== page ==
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I am aching for spring. Since I work outside, the weather is an ever-present phenomenon, and it seems that the mild mid-winter has morphed into a very mean late-winter. The wooly worm was right! Monday was spent attending to a new shipment of fruit trees in biting wind. Tuesday got colder as the day went on. Wednesday…ahhh…the sun actually stayed out for most of the day. It wasn’t warm, but it wasn’t grey either.

Woodfin Y Market - People In Line for East Fork Farm

Woodfin Y Market – People In Line for East Fork Farm

Today I wore about 3 shirts, a vest, a fleece, a wool hat, gloves, and occasionally my lined Carhartt jacket. I felt a bit like the Pillsbury Doughboy. I checked the weather report and temperatures through the weekend will be colder than normal. That’s right. Colder than normal. This is gonna sound like whining, but ugg, and double ugg. My stepdaughter, Amelia, wrote a wonderful post about February. Here is the first bit, but you should read the whole post! “Every year I think that I want to break up with February a little more.”

Our tailgate market farmers have to move forward with determination despite the bitter weather. To get goods to the market as early as possible, you can bet that many of their days are spent outside on these fierce windy days. Stuff has to happen while we are sitting on our cozy sofas drinking tea. Otherwise, when the spring markets open there would not be anything for sale. Farmers are BUSY right now – growing transplants, planting seeds, plowing ground, cutting down cover crops, birthing baby animals, building structures for the coming year, repairing greenhouses, fixing machinery, maintaining fruit and berry plants, and God knows what else. All of these tasks are done by the farmers with a leap of faith that rain will come when it is needed, that the plants will produce, and that someone will buy their goods.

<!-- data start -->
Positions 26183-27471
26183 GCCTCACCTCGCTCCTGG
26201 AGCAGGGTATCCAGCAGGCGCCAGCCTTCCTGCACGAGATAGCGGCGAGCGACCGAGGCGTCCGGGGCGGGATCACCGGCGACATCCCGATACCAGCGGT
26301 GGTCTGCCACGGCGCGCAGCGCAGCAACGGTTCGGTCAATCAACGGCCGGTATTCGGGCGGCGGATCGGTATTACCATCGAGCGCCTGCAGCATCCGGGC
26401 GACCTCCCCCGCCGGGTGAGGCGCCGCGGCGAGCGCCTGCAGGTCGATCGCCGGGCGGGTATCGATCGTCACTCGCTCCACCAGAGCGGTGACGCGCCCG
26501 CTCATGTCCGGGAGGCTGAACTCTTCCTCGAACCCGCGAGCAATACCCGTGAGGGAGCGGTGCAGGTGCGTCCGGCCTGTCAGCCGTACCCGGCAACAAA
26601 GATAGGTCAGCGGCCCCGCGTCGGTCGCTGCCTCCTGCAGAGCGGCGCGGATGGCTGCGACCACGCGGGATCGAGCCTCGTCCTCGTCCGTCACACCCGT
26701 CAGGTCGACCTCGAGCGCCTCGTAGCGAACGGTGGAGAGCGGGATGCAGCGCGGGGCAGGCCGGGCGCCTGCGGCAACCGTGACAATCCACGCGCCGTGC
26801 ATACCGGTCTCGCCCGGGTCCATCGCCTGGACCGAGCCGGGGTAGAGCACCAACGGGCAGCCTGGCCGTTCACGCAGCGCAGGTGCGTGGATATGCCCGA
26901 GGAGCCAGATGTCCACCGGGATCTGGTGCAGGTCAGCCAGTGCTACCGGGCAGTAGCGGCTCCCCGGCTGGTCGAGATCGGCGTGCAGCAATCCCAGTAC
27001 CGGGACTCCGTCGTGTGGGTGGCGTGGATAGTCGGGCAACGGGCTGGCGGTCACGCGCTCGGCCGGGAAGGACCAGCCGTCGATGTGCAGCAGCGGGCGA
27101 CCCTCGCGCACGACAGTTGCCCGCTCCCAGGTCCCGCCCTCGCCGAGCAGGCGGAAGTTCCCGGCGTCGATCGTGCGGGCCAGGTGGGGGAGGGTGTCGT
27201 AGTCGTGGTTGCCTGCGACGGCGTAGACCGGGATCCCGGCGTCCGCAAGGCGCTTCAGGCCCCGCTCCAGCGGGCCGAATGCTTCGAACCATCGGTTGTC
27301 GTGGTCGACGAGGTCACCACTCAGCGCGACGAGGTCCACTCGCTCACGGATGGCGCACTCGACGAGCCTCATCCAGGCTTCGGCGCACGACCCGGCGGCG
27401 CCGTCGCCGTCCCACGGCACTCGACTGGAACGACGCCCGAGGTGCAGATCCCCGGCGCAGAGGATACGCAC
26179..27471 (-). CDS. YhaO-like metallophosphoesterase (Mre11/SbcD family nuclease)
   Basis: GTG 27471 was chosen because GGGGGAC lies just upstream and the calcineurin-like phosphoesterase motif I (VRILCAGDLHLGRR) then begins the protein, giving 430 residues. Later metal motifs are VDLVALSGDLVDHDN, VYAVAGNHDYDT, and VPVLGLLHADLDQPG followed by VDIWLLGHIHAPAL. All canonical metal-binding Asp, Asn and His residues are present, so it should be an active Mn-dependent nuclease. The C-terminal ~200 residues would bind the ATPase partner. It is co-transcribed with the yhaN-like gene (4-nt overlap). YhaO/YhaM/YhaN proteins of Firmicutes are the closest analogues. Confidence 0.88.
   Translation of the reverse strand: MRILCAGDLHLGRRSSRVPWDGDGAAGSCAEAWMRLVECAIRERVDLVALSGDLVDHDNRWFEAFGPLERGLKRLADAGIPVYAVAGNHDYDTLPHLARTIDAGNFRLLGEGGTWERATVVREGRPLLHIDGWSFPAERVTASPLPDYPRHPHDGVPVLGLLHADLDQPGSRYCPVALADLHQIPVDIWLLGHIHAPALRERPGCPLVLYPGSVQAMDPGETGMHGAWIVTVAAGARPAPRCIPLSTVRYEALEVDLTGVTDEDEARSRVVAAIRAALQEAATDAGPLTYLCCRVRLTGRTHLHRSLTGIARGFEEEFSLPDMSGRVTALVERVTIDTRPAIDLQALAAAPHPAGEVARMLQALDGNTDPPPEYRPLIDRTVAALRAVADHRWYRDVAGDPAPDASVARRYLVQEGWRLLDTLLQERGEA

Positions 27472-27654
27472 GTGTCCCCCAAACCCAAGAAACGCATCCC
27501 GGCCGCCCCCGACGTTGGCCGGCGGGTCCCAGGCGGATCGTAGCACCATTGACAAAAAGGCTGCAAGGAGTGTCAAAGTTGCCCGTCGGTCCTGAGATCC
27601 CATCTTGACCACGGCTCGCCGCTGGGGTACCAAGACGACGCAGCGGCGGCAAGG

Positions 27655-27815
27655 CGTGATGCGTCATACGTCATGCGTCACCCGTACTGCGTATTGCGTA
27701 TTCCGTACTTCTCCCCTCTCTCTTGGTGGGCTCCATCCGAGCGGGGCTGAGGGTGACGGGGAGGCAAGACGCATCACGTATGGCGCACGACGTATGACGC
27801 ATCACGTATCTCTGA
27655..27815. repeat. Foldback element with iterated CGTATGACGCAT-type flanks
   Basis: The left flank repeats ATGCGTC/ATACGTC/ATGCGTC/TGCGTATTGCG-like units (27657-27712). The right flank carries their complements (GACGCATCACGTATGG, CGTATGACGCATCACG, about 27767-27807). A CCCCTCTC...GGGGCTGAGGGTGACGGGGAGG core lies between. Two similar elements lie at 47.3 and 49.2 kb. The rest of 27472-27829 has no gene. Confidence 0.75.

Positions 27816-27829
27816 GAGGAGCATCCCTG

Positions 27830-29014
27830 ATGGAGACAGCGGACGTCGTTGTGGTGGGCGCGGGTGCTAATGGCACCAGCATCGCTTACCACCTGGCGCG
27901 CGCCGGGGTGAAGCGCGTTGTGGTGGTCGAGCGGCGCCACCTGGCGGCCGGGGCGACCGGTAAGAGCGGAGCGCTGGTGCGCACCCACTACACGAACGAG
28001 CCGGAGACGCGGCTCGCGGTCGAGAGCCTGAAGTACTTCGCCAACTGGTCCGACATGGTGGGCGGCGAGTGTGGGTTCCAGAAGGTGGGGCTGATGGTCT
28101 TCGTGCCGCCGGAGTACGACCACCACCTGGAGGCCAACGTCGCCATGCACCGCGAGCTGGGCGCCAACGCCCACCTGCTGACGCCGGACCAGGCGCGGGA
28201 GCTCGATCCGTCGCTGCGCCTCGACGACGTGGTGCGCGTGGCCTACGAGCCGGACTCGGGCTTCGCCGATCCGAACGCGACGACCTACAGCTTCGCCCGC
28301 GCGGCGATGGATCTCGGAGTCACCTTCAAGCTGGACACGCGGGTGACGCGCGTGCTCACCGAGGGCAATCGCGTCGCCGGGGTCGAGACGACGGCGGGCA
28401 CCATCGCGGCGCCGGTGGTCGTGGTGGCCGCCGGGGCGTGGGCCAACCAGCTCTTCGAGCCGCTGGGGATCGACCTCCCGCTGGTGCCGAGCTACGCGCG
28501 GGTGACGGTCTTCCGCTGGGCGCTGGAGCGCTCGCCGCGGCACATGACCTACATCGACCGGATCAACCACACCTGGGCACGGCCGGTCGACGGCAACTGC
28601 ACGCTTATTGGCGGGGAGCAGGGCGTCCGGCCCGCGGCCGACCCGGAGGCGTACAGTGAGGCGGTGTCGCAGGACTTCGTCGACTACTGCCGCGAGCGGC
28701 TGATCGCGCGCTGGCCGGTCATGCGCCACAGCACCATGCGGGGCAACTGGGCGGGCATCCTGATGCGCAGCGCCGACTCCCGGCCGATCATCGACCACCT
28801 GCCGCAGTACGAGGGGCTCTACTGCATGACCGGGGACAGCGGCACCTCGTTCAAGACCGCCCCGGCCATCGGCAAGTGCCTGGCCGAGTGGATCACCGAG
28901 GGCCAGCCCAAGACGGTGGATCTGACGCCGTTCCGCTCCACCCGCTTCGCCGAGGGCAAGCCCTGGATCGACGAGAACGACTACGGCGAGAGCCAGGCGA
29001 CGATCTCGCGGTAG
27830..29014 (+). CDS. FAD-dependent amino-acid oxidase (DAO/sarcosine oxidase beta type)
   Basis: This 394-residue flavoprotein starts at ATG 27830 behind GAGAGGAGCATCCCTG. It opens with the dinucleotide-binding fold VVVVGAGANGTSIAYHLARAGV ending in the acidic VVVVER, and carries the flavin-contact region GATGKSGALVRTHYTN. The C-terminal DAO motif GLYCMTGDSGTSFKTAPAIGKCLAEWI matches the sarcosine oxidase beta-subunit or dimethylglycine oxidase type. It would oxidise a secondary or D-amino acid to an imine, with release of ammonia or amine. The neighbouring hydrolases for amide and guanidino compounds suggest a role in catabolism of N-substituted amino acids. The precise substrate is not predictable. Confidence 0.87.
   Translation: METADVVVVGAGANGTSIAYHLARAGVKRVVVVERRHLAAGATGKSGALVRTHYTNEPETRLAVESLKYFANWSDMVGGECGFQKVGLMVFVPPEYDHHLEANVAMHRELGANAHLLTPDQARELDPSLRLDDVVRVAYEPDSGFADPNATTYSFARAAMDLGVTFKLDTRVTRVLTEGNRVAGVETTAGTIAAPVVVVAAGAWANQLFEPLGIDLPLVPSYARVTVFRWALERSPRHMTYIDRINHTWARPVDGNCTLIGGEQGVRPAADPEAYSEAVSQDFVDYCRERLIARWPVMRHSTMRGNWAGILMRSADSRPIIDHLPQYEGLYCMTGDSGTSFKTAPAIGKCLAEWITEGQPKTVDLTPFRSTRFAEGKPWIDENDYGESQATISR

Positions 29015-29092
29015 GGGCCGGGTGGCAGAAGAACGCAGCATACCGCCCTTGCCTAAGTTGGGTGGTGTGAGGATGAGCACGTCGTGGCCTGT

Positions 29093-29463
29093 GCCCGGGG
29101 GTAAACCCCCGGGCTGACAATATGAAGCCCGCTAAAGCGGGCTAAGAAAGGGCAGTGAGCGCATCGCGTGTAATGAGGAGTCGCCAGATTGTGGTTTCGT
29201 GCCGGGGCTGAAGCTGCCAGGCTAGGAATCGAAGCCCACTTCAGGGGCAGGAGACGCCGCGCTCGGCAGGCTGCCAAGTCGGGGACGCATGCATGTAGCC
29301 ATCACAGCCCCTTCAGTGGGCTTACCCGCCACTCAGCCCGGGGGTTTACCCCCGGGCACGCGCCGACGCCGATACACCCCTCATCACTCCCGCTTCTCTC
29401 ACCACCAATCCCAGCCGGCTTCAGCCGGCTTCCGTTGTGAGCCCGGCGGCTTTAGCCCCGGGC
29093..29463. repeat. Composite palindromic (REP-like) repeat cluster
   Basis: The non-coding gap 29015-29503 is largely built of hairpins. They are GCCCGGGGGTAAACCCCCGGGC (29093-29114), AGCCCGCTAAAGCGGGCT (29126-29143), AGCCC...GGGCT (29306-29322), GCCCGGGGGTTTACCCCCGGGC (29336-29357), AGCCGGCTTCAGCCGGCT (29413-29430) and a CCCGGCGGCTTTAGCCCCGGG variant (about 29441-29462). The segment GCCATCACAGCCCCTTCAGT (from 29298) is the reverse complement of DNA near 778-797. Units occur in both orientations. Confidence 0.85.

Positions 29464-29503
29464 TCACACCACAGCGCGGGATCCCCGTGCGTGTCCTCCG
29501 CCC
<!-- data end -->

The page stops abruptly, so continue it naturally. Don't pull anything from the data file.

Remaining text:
Seth Salmon of Flying Fish CSA and Wildwood Herbal at Woodfin Y Indoor Market

Seth Salmon of Flying Fish CSA and Wildwood Herbal at Woodfin Y Indoor
Market

If you ever think you are paying too much for something at the Tailgate Market, flash on the dedication our farmers bring to their work. We probably aren’t paying them enough. These folks aren’t doing this only for fun. It is their job and

the way they pay their bills and buy their kids shoes. As I have said before – farming is a labor of love and we are the lucky recipients. Lets support them now (at the winter markets) as we anticipate the arrival of the spring markets soon. Best wishes and praying that the weatherman got it wrong.

Hand Knitted wool Socks at City Market (Indoors)

Hand Knitted wool Socks at City Market (Indoors)

Smoke Signals at City Market (Indoors)

Smoke Signals at City Market (Indoors)

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Frost is imminent. Some of my friends have already scraped their icy windshields. Local farmers

Peppers from Gaining Ground Farm

are walking that thin line, checking the weather predictions, and asking themselves…should I play it safe and harvest everything, or do I want the excitement of playing for higher stakes? Flying closer to the fire could mean you’re stuck with a pile of mushy peppers OR it could mean that you still have peppers in November – when peppers have evaporated from most farmer’s stands.

All of us (Tailgate Market fans) should grab these diminishing market opportunities with an eye toward local food feasting at seasons end. Local tomatoes, peppers, eggplants, okra and squash are at a premium and won’t be back again until next summer. These Tailgate veggies rise from our own NC ground…from our own county and our neighboring counties. That WNC clay dirt distinguishes our food. I think it makes it better for you, along with the care of our local farmers.

Call it love if you want. Whatever it is, grocery-store veggies don’t have it and you’ll never find it in the grocery store – where quantity always trumps quality. Do you think you pay too much at the tailgate market? We probably don’t pay enough. How can we repay the farmers and producers for their up-close-and-personal care of our food? Support them – by showing up rain or shine, buying their food, and appreciating that the food we are receiving is a true labor of love.

Early Fall Salad